FOR IMMEDIATE RELEASE Feb. 3, 2020
In response to Sen. Scott Weiner’s proposed legislation regarding a state takeover of PG&E, IBEW 1245 Business Manager Tom Dalzell issued the following statement:
“IBEW Local 1245 remains firmly opposed to any proposed takeover of PG&E, as we believe it would be extraordinarily detrimental to both the utility’s dedicated workforce, as well as the millions of customers they serve.
“For the 25,000 PG&E employees – including approximately 12,500 members of IBEW 1245 — who have a secure pension in a private ERISA qualified plan, a public takeover means that they would lose their hard-earned retirement, as no mechanism exists under law to transfer or convert an ERISA pension fund into a multi-employer, publicly held pension fund. Additionally, there will be an untold number of jobs lost as the state and municipalities assume ownership of the PG&E system and seek to downsize or contract out what have historically been some of the highest-quality jobs in our state.
“The loss of this workforce would result in serious public safety concerns that should not be overlooked. In the event of a major emergency, PG&E is able to mobilize skilled and trained personnel from all across the system at a moment’s notice to make the area safe and restore gas and electric service as quickly as possible. With a state-run program and many smaller POUs, that ability to respond to emergency situations would be vastly diminished, leaving hazards unattended, customers in the dark, and first responders unable to perform their duties.
“The proposed phase-out of gas service also presents serious safety concerns. Not only would it lead to more job loss for our members, but any attempt to rush the process and dismantle the gas infrastructure too quickly could have devastating consequences. Additionally, it would result in huge rate increases to low-income customers at the end of the gas line who cannot afford electrification.
“Oversight and regulation are absolutely critical for any utility operation. But a public takeover is effectively another kind of deregulation — any new POU would not be regulated by the CPUC, allowing these new POUs to choose not to invest in grid safety and reliability. With large debt from acquisition costs, along with the loss of hundreds of $1.1 billion dollars in taxes and fees that PG&E currently pays to the state, cities and counties (in 2019, PG&E paid $388 million to cities and counties, and $742 million to the state), there is a strong incentive NOT to invest in the type of infrastructure upgrades that are critically necessary to protect against more devastating fires.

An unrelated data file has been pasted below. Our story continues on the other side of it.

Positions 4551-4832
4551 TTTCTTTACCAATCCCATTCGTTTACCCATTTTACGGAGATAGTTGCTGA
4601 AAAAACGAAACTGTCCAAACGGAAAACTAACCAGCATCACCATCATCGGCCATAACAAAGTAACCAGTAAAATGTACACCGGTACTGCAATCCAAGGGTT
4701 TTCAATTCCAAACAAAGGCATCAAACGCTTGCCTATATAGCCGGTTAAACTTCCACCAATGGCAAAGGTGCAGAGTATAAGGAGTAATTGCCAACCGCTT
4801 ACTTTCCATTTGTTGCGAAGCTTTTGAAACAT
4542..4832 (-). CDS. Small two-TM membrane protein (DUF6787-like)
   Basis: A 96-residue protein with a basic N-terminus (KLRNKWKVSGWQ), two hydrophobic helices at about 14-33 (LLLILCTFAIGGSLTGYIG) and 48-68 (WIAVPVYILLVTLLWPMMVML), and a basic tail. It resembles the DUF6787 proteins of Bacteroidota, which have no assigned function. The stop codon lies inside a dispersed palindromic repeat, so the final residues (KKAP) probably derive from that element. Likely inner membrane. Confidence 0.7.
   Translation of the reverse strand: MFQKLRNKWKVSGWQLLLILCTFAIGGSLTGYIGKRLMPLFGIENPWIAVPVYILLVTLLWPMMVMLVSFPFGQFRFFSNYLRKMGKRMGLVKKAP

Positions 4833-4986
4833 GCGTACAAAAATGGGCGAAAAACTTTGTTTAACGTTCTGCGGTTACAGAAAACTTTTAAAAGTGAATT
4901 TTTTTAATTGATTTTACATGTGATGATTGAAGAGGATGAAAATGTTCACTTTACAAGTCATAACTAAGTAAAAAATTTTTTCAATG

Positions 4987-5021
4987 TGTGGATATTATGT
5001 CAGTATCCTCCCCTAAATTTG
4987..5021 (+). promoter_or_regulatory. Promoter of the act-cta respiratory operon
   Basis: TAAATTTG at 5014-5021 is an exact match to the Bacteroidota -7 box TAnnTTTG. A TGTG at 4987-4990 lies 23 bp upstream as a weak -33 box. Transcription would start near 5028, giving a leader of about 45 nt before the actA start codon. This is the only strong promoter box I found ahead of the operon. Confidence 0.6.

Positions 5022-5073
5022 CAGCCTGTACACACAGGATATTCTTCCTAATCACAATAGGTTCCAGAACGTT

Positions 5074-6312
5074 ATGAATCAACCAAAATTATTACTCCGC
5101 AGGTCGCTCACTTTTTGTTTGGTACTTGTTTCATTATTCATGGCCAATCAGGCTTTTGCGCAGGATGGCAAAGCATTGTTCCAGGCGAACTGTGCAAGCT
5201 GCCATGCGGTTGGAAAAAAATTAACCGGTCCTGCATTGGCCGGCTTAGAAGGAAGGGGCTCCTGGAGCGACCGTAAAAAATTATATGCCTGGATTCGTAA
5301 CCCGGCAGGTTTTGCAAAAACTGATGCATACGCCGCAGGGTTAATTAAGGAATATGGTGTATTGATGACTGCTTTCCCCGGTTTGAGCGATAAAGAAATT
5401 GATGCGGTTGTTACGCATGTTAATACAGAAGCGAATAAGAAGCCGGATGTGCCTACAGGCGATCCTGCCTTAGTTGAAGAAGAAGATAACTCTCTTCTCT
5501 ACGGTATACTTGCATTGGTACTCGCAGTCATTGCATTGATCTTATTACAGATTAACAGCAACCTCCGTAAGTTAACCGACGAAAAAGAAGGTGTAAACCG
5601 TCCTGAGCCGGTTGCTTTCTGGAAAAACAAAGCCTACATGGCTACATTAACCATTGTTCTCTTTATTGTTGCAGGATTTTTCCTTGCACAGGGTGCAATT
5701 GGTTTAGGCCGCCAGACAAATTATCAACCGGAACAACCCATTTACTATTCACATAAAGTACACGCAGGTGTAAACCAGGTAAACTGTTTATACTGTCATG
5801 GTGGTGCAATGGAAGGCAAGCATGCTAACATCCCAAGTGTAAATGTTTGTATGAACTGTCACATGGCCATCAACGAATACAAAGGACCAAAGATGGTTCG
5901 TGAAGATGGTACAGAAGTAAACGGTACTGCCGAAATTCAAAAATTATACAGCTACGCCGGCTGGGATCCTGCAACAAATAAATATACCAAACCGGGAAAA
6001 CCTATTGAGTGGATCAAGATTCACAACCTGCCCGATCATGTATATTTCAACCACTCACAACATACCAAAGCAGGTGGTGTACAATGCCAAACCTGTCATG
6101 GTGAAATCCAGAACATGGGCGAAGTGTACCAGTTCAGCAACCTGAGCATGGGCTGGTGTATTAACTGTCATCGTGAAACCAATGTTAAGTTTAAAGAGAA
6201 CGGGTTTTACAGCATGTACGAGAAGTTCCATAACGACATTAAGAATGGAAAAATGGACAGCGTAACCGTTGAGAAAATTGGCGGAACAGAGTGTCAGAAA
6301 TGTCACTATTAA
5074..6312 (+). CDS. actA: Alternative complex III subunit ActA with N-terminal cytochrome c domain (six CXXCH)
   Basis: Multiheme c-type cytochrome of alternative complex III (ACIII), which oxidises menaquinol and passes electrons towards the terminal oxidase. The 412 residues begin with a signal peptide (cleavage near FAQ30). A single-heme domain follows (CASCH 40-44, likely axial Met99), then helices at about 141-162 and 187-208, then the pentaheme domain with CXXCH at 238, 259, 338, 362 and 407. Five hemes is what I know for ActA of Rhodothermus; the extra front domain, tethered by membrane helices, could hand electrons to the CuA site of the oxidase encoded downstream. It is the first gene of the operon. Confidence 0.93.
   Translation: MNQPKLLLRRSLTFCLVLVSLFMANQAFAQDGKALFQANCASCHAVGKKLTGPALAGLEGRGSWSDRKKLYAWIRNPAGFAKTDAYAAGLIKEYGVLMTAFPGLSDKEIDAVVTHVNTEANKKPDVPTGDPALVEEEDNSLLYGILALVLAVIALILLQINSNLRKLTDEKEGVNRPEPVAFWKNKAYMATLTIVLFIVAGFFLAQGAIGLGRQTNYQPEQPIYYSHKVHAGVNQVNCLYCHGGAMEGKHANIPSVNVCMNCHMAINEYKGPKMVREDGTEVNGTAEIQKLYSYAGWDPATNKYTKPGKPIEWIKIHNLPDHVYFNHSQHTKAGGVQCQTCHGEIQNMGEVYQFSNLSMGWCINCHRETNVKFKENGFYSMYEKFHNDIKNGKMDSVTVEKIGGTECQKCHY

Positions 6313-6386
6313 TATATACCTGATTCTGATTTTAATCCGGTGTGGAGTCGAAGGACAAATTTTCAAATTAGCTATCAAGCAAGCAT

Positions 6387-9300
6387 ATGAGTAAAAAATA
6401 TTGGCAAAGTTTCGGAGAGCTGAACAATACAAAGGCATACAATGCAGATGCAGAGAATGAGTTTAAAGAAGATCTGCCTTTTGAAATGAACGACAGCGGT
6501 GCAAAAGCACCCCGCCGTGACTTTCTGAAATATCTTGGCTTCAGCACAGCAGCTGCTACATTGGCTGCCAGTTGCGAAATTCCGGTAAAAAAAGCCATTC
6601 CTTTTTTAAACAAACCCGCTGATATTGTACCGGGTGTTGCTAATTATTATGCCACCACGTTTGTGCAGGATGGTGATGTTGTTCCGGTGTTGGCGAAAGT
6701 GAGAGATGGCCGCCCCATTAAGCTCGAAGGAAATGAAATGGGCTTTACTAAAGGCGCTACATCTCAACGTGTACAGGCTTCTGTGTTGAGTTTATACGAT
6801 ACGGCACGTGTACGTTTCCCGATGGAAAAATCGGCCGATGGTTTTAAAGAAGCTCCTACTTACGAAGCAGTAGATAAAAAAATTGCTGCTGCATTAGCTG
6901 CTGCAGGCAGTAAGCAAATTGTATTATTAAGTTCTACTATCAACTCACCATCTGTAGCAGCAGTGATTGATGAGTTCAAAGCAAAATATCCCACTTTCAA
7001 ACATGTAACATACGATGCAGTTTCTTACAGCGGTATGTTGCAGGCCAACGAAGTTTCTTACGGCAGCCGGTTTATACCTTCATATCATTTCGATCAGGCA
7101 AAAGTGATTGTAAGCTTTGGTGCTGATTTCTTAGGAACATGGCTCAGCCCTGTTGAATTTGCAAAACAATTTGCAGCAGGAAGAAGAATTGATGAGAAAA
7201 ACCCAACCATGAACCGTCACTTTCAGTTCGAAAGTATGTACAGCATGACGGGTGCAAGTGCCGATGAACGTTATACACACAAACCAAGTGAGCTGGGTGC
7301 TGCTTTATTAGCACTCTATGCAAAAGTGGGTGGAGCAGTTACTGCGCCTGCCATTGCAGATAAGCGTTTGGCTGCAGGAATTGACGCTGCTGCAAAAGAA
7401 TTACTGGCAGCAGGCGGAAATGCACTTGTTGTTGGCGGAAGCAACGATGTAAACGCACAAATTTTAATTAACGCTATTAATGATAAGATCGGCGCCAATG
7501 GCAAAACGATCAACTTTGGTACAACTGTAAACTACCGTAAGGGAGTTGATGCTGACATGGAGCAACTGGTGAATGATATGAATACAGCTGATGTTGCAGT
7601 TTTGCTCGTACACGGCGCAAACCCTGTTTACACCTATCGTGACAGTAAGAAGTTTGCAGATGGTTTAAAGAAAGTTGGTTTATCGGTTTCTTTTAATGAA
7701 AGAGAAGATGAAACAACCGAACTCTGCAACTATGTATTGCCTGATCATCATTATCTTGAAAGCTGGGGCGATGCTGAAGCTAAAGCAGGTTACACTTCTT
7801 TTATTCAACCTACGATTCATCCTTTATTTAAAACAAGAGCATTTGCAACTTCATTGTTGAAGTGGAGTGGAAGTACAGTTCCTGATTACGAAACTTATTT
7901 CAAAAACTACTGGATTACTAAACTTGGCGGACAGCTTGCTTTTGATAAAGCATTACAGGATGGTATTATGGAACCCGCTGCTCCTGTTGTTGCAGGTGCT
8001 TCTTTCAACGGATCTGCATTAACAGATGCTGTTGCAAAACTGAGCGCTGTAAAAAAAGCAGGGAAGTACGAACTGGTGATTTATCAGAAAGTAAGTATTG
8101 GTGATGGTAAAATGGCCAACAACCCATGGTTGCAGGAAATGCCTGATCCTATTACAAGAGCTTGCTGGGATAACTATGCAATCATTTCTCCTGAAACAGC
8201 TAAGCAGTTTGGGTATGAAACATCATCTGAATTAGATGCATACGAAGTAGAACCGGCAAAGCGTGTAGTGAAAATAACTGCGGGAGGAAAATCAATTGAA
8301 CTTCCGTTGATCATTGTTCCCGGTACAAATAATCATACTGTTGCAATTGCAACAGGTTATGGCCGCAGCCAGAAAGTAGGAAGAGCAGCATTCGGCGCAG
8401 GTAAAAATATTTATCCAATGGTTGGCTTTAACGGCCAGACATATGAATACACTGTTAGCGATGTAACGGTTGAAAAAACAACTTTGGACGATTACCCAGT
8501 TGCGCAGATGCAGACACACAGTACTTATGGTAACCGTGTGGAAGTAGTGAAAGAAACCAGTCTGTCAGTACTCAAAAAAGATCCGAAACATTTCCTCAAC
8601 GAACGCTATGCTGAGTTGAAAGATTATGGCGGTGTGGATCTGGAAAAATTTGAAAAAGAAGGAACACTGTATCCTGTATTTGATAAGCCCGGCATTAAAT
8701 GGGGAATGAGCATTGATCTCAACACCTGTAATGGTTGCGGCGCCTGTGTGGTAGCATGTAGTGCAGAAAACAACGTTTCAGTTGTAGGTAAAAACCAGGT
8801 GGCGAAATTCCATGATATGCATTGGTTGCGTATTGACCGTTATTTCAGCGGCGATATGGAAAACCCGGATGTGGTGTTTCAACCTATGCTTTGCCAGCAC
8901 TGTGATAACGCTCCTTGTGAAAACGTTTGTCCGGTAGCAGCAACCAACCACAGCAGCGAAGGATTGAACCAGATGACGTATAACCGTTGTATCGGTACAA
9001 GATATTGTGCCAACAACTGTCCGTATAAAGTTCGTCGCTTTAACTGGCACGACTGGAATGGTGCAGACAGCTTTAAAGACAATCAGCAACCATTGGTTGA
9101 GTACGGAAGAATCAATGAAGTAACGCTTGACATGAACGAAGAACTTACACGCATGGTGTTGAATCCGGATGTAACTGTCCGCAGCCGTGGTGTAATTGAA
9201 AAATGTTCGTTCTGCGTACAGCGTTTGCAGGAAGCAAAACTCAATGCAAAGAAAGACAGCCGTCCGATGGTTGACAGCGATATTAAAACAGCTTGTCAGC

“Regardless of utility ownership, the likelihood of another fire will remain high for several more years, as the fire hazards in the electric system will still exist, and conservative estimates indicate that it will take at least five years to complete the work needed to harden the system against fires — and likely upwards of 10 years if a takeover occurs since the takeover would inevitably result in major delays to that essential work.
“And if publicly-owned utility equipment does start another fire, California taxpayers would be on the hook for potentially billions of dollars in wildfire liabilities, since all utilities, public and private, are subject to the state’s inverse condemnation law. For smaller, newly formed POUs that are unable to absorb costs from catastrophic events (or even modest-sized events), customers would have to pay the total amount of wildfire damages, or the city goes bankrupt. And a state takeover removes the utility from the AB 1054 Wildfire Insurance Fund (which applies only to electrical corporations) meaning future fire victims would lose access to that fund to cover their damages, even though customers have already paid the premiums.
“While we agree that changes to the utility are necessary, we do not believe that forcing taxpayers to foot the bill for a state takeover is the right way to effect this type of change. The cost of such an acquisition could easily reach $100 billion, as cities and counties would have to pay fair market value of distribution/transmission assets (not market capitalization, which is a lot less) – and all California taxpayers (not just current PG&E customers) would be on the hook for bonds issued by the state to pay for PG&E assets and property.
“A takeover would be extremely expensive and time-consuming, it would negatively impact workers and communities, and it would divert resources away from the infrastructure work that will protect against future fires. We strongly urge the legislature to reject the state takeover proposal.”